America lost a great man when his life was cut short by an assassin's bullet in Memphis when Dr. King was only 39 years old. I was a child when he was assassinated, but his words have given me comfort in the work I have done in Indian Country. There have been times when I have been low in spirit and picked up one of Dr. King's books on my bookshelf. I found inspiration to continue the work ahead.

So tomorrow, I urge you to read Dr. King's words in Letter from Birmingham Jail, and think about how they apply today. I urge you to share them with others, and think about what you can do to make our country a better place. And remember, as Dr. King wisely wrote from jail: "We must come to see that human progress never rolls in on wheels of inevitability. It comes through the tireless efforts and persistent work of men willing to be coworkers with (the Creator)."

Thayek gde nwendemen - We are all related.

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Kavika
Professor Principal
1  seeder  Kavika     one month ago

As a young veteran at the time I well remember the ugly signs of segregation and as an active supporter of Dr. King and marched in many protests in the name of civil rights. One never knows the feeling of no rights until you experience a lack of them yourself on a personal level.

A copy of his ''Letters from the Birmingham Jail'' has always been part of our household.

Gidinawendimin - We are all Related.

 
 
 
JohnRussell
Professor Principal
2  JohnRussell    one month ago

King had a tough challenge. In the latter half of his time as the nation's premier civil rights leader black Americans were making some gains in desegregation and in inching toward equal rights, yet King was able to keep the moral edge needed to call to action up until the time of his death. 

It is a story for all time in America. 

 
 
 
Kavika
Professor Principal
2.1  seeder  Kavika   replied to  JohnRussell @2    one month ago

Dr. King was truly one of a kind, to blacks and other minorities (Indians) he respresented the goal and how to get there.

 
 
 
CB
Professor Principal
3  CB    one month ago

The Three Evils Of Society By Martin Luther King Jr.

(An excerpt.)

Yes the hour is dark, evil comes forth in the guise of good. It is a time of double talk when men in high places have a  high blood pressure of deceptive rhetoric and an anemia of concrete performance. We cry out against welfare hand-outs to the poor but generously approve an oil depletion allowance to make the rich, richer. Six Mississippi plantations receive more than a million dollars a year, not to plant cotton but no provision is made to feed the tenant farmer who is put out of work by the government subsidy.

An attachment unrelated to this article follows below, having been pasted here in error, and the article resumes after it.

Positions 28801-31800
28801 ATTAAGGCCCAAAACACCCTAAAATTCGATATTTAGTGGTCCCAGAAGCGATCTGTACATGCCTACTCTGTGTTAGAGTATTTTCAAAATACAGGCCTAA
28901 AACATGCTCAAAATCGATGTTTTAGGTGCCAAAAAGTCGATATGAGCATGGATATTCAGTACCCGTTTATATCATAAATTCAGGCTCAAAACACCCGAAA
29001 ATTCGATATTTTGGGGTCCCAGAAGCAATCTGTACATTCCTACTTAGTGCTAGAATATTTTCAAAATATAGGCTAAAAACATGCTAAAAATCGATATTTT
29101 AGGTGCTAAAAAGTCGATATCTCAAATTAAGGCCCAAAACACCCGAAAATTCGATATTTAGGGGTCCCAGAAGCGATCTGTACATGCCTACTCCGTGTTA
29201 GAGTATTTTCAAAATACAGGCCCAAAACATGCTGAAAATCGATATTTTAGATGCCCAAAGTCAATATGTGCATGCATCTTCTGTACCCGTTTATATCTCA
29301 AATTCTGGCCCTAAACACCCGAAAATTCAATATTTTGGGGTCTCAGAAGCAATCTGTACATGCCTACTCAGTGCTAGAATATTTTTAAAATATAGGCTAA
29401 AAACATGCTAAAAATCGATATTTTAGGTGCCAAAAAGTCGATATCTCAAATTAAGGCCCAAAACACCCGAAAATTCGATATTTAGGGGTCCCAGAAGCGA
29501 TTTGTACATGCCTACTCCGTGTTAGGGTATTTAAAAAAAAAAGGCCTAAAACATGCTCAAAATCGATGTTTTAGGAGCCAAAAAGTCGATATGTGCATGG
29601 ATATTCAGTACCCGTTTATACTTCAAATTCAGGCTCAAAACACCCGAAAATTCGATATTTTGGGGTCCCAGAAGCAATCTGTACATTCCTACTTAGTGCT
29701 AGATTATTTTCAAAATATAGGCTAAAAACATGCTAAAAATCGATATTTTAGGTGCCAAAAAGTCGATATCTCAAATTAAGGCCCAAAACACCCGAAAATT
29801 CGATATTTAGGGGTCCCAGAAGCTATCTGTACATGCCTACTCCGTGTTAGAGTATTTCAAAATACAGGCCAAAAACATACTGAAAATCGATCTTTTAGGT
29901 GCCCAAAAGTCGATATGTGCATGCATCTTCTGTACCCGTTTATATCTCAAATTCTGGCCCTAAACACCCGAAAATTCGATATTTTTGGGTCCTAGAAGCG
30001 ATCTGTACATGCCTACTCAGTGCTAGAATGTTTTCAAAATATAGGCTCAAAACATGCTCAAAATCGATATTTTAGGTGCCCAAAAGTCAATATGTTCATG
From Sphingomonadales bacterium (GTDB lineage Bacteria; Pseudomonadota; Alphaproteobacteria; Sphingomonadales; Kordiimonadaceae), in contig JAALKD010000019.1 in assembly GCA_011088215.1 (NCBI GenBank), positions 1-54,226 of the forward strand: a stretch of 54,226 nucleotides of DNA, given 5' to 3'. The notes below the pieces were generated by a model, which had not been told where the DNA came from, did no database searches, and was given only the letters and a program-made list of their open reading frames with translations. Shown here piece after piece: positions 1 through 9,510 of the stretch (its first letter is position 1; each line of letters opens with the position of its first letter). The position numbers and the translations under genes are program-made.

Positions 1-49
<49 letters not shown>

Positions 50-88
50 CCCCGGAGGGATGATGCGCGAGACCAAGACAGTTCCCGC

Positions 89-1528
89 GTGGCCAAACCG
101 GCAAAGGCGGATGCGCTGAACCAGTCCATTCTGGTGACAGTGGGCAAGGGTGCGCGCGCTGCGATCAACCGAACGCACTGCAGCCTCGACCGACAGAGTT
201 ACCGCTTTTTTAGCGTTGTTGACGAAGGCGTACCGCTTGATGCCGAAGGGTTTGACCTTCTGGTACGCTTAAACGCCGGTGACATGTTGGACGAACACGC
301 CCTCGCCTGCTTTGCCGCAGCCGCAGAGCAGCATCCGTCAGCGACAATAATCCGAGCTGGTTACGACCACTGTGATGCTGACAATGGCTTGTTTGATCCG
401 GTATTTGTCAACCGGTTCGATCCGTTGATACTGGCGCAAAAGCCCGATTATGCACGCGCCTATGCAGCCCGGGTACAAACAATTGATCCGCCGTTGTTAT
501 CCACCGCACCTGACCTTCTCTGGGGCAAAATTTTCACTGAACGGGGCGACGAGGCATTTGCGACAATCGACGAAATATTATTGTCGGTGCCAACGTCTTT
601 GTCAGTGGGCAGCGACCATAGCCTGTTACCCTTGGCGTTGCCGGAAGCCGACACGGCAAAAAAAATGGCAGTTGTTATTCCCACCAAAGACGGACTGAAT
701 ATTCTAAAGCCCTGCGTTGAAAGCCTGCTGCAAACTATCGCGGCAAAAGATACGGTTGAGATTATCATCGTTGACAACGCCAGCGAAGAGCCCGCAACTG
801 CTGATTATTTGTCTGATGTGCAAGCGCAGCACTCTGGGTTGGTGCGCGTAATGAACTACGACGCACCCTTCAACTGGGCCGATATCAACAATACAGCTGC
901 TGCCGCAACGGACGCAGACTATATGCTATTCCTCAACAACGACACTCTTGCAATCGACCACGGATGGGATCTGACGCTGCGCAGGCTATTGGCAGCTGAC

The crowning achievement in hypocrisy must go to those staunch Republicans and Democrats of the Midwest and West who were given land by our government when they came here as immigrants from Europe. They were given education through the land grant colleges. They were provided with agricultural agents to keep them abreast of forming trends, they were granted low interest loans to aid in the mechanization of their farms and now that they have succeeded in becoming successful, they are paid not to farm and these are the same people that now say to black people, whose ancestors were brought to this country in chains and who were emancipated in 1863 without being given land to cultivate or bread to eat; that they must pull themselves up by their own  bootstraps. What they truly advocate is Socialism for the rich and Capitalism for the poor.

. . . .

Ever since the birth of our nation, White America has had a Schizophrenic personality on the question of race, she has been torn between selves. A self in which she proudly professes the great principle of democracy and a self in which she madly practices the antithesis of democracy. This tragic duality has produced a strange indecisiveness and ambivalence toward the Negro, causing America to take a step backwards simultaneously with every step forward on the question of Racial Justice; to be at once attracted to the Negro and repelled by him, to love and to hate him. There has never been a solid, unified and determined thrust to make justice a reality for Afro-Americans.

The step backwards has a new name today, it is called the white backlash, but the white backlash is nothing new. It is the surfacing of old prejudices, hostilities and ambivalences that have always been there. It was caused neither by the cry of black power nor by the unfortunate recent wave of riots in our cities. The white backlash of today is rooted in the same problem that has characterized America ever since the black man landed in chains on the shores of this nation.